Review: THE DREAMER EXAMINES HIS PILLOW Offers an Over-the-Top Look at Sex, Life, and Love
First produced in the mid-1980s, John Patrick Shanley's THE DREAMER EXAMINES HIS PILLOW holds interest as an early work by the multi-award-winning playwright who went on to win the Pulitzer for DOUBT and an Oscar for MOONSTRUCK. His early play offers musings about life, sex, death and relationships, directed by Mark Blanchard at the Hudson Mainstage Theatre.
The action opens on a minimally designed set by Aaron Jackson to suggest a rundown, almost flophouse-like apartment, in which we find Tommy (Ade M'Cormack) talking drunkenly to his refrigerator, an appliance that might have some mystical (or merely pretentious) connection to the plot. M'Cormack's well-directed intensity is modified to perfection between the silence of self-examination and the heights of anger throughout the show.
Into Tommy's squalid apartment storms his ex-girlfriend Donna (Michelle G. Stratton in for Scottie Thompson at the performance I attended), who is furious because Tommy has been having an affair with her 16-year-old sister. That, however, is not quite enough to cure Donna of her physical addiction for Tommy, whose very touch, apparently, lifts her to planes of Elysian ecstasy. Tommy adores her as well, but his protean ability to rationalize his misbehavior is a barrier to their romance.
As this was only Stratton's fourth performance in the role, her lack of physical chemistry with M'Cormack paled in passion compared with her solo masturbation scene during which Donna seeks the advice of her dad (Sal Landi whose portrayal started slowly and then exploded in the final scenes), a once successful artist who is every bit as much of a womanizing reprobate as Tommy, and made Donna's mother's life a living hell despite the fact that she was ostensibly the love of his life.
Apparently, as Dad explains it, his sexual life with his wife was so intense, he needed commonplace couplings with other women as a way to compare with the sublime raptures of his marriage bed. It's a mind-boggling rationale for philandering, centered upon Dad's ramblings about his wife's head dent in her pillow, made while dreaming.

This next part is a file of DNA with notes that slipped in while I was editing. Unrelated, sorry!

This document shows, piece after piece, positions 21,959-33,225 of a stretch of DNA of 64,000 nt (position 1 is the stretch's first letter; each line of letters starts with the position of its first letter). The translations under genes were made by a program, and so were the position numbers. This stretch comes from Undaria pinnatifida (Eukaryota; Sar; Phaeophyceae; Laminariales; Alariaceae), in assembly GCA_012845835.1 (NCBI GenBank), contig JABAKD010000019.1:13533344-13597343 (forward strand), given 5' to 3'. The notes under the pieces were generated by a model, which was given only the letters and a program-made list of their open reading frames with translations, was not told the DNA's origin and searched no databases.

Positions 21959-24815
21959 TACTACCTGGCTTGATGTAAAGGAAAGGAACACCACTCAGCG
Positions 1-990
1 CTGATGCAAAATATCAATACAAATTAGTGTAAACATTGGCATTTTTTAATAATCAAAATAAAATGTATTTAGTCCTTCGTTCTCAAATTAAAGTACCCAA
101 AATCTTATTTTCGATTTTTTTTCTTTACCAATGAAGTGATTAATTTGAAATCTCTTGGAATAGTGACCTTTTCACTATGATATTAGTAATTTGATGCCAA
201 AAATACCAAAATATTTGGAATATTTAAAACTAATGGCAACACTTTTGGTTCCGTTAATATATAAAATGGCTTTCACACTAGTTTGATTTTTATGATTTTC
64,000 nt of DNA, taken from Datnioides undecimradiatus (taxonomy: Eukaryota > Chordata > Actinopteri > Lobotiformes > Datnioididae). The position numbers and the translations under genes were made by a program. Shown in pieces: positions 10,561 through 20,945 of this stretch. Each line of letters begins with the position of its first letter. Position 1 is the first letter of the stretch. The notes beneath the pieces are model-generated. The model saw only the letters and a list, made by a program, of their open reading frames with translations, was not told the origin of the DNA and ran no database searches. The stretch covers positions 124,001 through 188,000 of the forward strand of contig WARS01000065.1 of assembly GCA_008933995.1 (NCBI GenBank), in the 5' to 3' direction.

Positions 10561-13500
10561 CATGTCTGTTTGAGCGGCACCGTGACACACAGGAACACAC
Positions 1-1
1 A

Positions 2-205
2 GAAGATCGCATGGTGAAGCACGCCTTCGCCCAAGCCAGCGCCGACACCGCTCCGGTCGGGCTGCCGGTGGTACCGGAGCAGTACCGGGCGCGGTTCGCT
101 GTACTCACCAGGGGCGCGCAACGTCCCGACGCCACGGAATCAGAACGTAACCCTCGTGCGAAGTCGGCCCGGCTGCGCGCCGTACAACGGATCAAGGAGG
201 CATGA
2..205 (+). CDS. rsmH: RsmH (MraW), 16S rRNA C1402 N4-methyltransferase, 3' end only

After Dad's explosive meeting with Tommy, for which he arrives dressed in a tuxedo to confront the man who is breaking his daughter's heart, all the characters seem to come together in a somewhat "happy" ending that bodes well - or ill - for all. Shanley leaves that decision up to the audience, while throwing in an impromptu wedding to add a glimmer of hope for all of us die-hard romantics.
To be honest, I felt the play was a bit verbose and over-the-top preachy through much of it, often making the long character monologues too complicated to follow. But in the end, Shanley's play reminds us that you never know how the extreme highs and lows of sex, life, and love will affect you. And that is something to which everyone will nod their head in agreement.
THE DREAMER EXAMINES HIS PILLOW by John Patrick Shanley, directed by Mark Blanchard, continues through Sunday, October 29, 2017 on Fri/Sat at 8pm, Sun at 2pm at the Hudson Mainstage Theatre, 6539 Santa Monica Blvd, Hollywood, CA 90038. General admission tickets are $25 and may be purchased in advance by calling (323) 960-7724, online at www.plays411.com/dreamer, or at the theatre box office beginning one hour prior to each performance.
Photo credit: Logan S. Hufford